Well, my hopes for a miraculous full recovery of my ankle weren't enough. It's still swollen, but significantly less painful for the most part.
The official diagnosis: I've torn two ligaments (ATFL and C-something). I have a medial sprain (which is apparently fairly rare, less than 10% of all ankle injuries!). I have a "stress reaction" on my fibula (small bone in the shin). It could already be a stress fracture, but my doctor can't tell, but it's also from the fall.
Prognosis: cast has come off and I'm wearing this awful brace thing. I'm free to be active as long as there's no pain, and as long as there's no inversion or eversion of my ankle (kind of redundant since there's crazy pain with the slightest inversion/eversion). The doctor said probably no running for 8 weeks (though I was cleared for things like pool running and running on a special treadmill), but the doctor said I could walk until I'm blue in the face. In 8 weeks, the doctor will apparently be able to tell if the two ligaments are healing properly. If they aren't, then it's a pretty simple surgery to stitch them (and then more recovery time). In 8 weeks, the stress reaction will likely be a full stress fracture if it's not already, or it will have subsided.
The day my cast came off, I tried the elliptical.
I likely overdid it. Who would have thought just over 2 hours on an elliptical in a whole year was too much????
(Ignore the fact that it was over 2 hours after more than a week of full immobility on my leg and yeah, I hadn't been on an elliptical in probably 5 years before that day.)
So I strained a medial gastroc muscle. That's territory I know! I've never had to miss over a week of running due to an injury since I got hurt in October 2005 (and then I missed months). But almost every year, when my mileage gets high, I miss a day or two of running due to fear of an injury, usually in one of my calfs (calves? That sounds like cattle to me.).
A few days of exercising more reasonably resolved the gastroc strain, so that's out of the picture now.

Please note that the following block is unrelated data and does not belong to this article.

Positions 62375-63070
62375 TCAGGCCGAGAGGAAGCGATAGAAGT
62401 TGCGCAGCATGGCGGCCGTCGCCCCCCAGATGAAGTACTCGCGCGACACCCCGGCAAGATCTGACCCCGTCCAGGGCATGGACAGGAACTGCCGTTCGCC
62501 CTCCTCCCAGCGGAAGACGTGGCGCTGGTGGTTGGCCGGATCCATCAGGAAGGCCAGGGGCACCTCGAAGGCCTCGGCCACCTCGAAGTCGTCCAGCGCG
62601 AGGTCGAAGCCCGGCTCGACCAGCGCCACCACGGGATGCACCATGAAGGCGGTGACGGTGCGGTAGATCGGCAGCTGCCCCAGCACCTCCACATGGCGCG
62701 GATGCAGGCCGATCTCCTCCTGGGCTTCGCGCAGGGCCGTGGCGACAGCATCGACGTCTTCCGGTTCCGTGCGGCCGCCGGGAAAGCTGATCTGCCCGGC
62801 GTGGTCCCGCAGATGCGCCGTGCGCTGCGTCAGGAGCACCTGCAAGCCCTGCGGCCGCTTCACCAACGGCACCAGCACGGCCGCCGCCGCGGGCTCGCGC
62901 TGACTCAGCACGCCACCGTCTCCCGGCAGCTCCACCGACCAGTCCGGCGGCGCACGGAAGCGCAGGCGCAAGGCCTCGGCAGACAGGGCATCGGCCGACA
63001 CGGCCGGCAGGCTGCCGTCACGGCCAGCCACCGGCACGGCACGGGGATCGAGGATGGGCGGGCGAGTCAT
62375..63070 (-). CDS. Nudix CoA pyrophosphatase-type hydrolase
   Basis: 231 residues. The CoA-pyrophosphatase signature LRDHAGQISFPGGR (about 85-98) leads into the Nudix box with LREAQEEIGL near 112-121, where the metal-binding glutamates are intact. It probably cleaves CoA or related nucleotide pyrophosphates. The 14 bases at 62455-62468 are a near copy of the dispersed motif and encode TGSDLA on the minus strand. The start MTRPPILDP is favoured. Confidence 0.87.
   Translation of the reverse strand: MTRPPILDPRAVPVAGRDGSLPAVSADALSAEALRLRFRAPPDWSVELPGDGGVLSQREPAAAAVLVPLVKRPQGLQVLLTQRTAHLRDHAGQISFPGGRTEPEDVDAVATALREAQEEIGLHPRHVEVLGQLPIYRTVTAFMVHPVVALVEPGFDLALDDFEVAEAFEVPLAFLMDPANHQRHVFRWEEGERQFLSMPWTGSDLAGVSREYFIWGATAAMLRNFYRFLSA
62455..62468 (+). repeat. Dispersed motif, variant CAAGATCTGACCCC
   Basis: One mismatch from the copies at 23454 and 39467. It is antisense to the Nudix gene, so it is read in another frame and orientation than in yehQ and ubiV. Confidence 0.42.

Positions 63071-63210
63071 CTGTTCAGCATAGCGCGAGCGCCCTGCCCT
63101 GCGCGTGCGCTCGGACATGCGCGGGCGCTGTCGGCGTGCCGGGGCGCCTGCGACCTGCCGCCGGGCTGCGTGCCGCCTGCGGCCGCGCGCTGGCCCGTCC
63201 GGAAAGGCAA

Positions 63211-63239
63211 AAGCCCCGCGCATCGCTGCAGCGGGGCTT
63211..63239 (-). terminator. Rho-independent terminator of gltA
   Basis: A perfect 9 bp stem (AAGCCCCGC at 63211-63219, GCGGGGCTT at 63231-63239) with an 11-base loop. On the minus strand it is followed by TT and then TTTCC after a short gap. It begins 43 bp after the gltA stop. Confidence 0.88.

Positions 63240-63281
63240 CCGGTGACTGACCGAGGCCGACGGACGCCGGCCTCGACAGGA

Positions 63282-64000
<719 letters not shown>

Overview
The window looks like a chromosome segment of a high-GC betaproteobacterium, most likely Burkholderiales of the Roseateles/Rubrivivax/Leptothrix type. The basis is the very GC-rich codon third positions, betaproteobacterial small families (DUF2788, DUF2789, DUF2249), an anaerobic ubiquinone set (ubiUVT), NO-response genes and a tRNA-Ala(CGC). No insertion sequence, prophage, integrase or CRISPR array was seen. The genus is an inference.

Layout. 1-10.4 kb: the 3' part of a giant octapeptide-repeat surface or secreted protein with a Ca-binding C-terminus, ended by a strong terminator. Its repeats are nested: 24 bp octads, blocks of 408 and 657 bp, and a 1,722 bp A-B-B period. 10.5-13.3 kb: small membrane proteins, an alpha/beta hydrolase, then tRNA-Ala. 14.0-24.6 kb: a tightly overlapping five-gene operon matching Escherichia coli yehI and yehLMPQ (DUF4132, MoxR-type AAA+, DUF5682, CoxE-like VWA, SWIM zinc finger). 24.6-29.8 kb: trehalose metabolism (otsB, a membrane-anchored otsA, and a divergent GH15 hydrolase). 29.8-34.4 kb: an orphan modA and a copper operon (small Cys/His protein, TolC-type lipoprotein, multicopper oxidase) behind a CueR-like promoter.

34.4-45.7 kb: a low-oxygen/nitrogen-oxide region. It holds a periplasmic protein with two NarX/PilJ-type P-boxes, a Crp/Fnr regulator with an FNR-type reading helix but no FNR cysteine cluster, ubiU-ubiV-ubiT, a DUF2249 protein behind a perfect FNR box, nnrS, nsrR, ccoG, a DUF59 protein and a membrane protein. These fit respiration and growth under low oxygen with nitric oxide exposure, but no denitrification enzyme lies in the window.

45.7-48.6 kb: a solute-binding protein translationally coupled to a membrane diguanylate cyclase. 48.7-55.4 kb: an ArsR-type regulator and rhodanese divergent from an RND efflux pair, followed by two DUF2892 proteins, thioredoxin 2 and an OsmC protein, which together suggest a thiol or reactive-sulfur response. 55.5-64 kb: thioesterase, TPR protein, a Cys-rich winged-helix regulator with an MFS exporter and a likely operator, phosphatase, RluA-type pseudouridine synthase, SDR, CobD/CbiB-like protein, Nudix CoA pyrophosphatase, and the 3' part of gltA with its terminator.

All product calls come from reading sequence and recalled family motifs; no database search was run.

I also ran on a treadmill for just over 1.5 miles. It was an Alter-G treadmill at a sports rehab facility. Basically a normal treadmill, but you wear biking shorts with half a zipper around the waist. You get on the treadmill and a big bubble thing is pulled up around the treadmill belt and up to the treadmill side arms. You're then zipped into the opening at the top of that bubble. It's a little like wearing a huge hoop skirt or something. Then the bubble is filled with so much air you almost float off your feet. It calibrates a few times, then you set how much impact you want, based on a percent of your body weight, from 20 to 100 (so 100% has just room air in the bubble, and it's like running on any other treadmill). PT thought I'd maybe start around 65%, and they said if I got up to 95% without pain, I could probably run the marathon. But there was pain at 65%. And 50%. And 45%. But not at 40%! So I ran at 40-42% of my body weight (I fluctuated it a little).
It was so-so. I was so happy to be running and it was totally pain free, but wow, it was awful. Alone on a treadmill and not even a TV to watch (well, there's a TV screen, but you're just watching 3 different camera angles of yourself running). Insanely boring! Made me think that I might not love running as much as I think! Instead, I really love exercising with my friends outside. The actual running motion inside on a treadmill doesn't hold much joy. But I was actually elated for most of the run just because I was doing it.
So I don't know what it means for this weekend's marathon. The doctor assured me that I would likely be fine walking for the better part of a day repeatedly in Europe and Africa, he said walking doesn't have any impact that concerns him, as long as my steps are on level pavement. And the doctor said I could walk the marathon if I was so inclined.
The marathon pace requirements are 14:52 per mile, and that might be pushing it for me. I walk with my neighbor sometimes and we usually hover between 15:45 and 16:15 per mile (I consider her a fast walker). So I'd have to be faster than that.
The most likely option I think is that I start the marathon, walk until I'm tired, bored, or the last person/behind the required pace, and then take the sag wagon to the finish.
I have a friend who gets here on Saturday and she's racing it, trying to do her first sub-4 ever (this is the friend I paced a few years ago to a 4:10ish PR). So I would like to be able to go with her to the start and enjoy some of the race (they don't let you defer entry anyway).
But I might also just watch, though it's not a spectator-friendly course.